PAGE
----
Detecting Video Piracy with Machine Learning (2019)

By Matthew Tooley & Thomas Belford, NCTA – The Internet & Television Assocation

The broad adoption of broadband internet and growth in average internet speed has fueled the streaming video industry. In turn, the growth and popularity of streaming video has also fueled the growth of video piracy.

Video piracy is a form of copyright infringement and refers to the use of works protected by copyright law without permission for usage where such permission is required. There are two primary forms of video piracy. The first form commonly referred to as “video-on-demand” (VOD) uses a file sharing distribution model and is commonly used by applications such as Kodi, Titanium TV, TVZion and BitTorrent based applications.

The popularity of streaming video has resulted in the creation of illegal virtual cable operators selling subscription based over-the-top IPTV, complete with electronic programming guides, that stream multiple channels of linear video. This second form is known as “pirated linear streaming”.

Pirated linear streaming is a business threat to the pay-TV industry as the pirated linear streaming product is a good substitute for legitimate pay-TV services. For the pay-TV industry, one of the issues is understanding the true scope of the problem. There are some industry reports that estimate that 5.5%of North American households are accessing pirated content. The pay-TV industry has been trying to better quantify the problem, as part of determining what actions to take to mitigate it.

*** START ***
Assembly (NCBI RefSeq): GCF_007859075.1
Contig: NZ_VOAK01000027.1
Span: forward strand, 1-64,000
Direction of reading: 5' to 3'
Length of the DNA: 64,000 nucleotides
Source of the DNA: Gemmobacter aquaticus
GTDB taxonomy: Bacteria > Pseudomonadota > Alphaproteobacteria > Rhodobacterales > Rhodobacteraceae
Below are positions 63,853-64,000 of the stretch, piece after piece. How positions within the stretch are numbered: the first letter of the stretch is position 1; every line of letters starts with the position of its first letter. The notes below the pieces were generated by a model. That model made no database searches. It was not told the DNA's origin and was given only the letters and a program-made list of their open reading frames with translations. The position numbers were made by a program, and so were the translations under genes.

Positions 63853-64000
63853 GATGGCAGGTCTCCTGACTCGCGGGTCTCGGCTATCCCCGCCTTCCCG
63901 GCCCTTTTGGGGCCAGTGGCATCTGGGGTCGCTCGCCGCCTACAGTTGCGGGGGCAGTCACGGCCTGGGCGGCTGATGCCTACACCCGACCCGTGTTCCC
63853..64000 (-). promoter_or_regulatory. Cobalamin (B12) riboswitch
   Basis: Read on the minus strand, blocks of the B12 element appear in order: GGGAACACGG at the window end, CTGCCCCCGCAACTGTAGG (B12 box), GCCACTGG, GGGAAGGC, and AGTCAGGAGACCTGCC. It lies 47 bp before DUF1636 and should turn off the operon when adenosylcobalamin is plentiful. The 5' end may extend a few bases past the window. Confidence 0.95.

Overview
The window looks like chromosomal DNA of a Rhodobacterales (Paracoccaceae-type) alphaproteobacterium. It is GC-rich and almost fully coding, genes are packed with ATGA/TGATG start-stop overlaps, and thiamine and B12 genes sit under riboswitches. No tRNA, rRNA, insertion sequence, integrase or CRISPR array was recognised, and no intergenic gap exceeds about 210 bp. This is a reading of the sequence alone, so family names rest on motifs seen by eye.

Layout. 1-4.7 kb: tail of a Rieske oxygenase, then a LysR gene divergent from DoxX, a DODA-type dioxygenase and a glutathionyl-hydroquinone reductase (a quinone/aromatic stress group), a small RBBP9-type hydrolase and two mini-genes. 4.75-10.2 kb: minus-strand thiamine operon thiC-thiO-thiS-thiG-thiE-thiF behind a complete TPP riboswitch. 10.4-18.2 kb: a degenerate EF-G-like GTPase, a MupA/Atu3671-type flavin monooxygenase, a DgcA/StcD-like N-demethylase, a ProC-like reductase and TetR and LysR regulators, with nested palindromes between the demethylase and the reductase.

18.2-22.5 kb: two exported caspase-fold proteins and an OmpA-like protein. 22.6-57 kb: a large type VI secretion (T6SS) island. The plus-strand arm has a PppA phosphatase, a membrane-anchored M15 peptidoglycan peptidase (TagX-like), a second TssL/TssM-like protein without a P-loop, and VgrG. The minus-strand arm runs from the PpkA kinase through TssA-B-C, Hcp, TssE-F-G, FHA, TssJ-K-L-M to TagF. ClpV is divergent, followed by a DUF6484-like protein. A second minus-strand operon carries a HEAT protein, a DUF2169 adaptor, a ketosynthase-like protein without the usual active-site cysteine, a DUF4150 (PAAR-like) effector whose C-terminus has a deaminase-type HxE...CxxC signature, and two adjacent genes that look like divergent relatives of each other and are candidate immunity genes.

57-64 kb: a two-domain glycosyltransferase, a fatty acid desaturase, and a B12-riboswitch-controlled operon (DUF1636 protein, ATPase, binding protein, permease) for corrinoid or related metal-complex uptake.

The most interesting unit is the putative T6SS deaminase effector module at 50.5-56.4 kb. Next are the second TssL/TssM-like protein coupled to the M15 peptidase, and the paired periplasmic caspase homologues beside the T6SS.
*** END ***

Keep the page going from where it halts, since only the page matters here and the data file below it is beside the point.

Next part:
To truly understand the scope and scale of video piracy, operators need to measure the volume, frequency and scope of traffic on their networks that is associated with pirated linear streams. Pirated streams use the same technologies and streaming protocols (HLS and MPEG/DASH) as legal linear streams making it difficult to distinguish the two without the use of deep packet inspection (DPI). Even with DPI, it is still difficult due to multi-tenant hosts, content delivery networks, multiple IP addresses being associated with the content sources, and the diverse demographics across the footprint of the network.

Due to a number of reasons including cost and privacy concerns, operators typically have only equipped a small portion (e.g. < 10%) of their network with DPI, if at all. In addition, collecting video piracy data using DPI from a small number of points on the network can lead to a selection bias due to the demographic makeup of the network footprint.

To effectively measure video piracy on broadband networks requires something other than DPI. An approach using available IPFIX/NetFlow data, which is embedded in most carrier-grade routers and switches, provides a cost-effective approach to measuring traffic across an entire network.

In 2016 Cisco showed that by using IP flow data fields it was possible to create a feature set for machine learning that used an L1-logistic regression model with an accuracy of 99.978% at 0.00% false discovery rate (FDR) to identify malware – encrypted and non-encrypted. In 2018, Cisco introduced an enhanced version of NetFlow, Encrypted Traffic Analytics (ETA), that included these additional IP flow data fields to a number of its products as part of a cyber security solution and open-sourced the code1 that captures, extracted, and analyzes network flow data and interflow data that includes the additional IP flow data fields.

In this paper, we look at applying a similar supervised machine learning process using IP flow data to assess the viability of using machine learning and IP flow data to detect pirated linear streaming traffic on broadband networks.

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